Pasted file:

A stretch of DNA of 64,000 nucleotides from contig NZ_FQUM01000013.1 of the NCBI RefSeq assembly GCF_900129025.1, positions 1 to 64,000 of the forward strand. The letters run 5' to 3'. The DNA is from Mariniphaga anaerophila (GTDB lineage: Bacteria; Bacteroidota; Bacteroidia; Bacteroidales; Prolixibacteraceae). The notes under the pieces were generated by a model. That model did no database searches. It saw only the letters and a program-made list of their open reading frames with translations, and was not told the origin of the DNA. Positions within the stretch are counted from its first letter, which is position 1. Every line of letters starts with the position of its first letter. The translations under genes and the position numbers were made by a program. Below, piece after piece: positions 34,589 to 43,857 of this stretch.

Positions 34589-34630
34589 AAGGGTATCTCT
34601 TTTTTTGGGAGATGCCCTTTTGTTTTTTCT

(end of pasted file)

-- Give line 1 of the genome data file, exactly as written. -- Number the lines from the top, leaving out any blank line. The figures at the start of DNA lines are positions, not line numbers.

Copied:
A stretch of DNA of 64,000 nucleotides from contig NZ_FQUM01000013.1 of the NCBI RefSeq assembly GCF_900129025.1, positions 1 to 64,000 of the forward strand. The letters run 5' to 3'. The DNA is from Mariniphaga anaerophila (GTDB lineage: Bacteria; Bacteroidota; Bacteroidia; Bacteroidales; Prolixibacteraceae). The notes under the pieces were generated by a model. That model did no database searches. It saw only the letters and a program-made list of their open reading frames with translations, and was not told the origin of the DNA. Positions within the stretch are counted from its first letter, which is position 1. Every line of letters starts with the position of its first letter. The translations under genes and the position numbers were made by a program. Below, piece after piece: positions 34,589 to 43,857 of this stretch.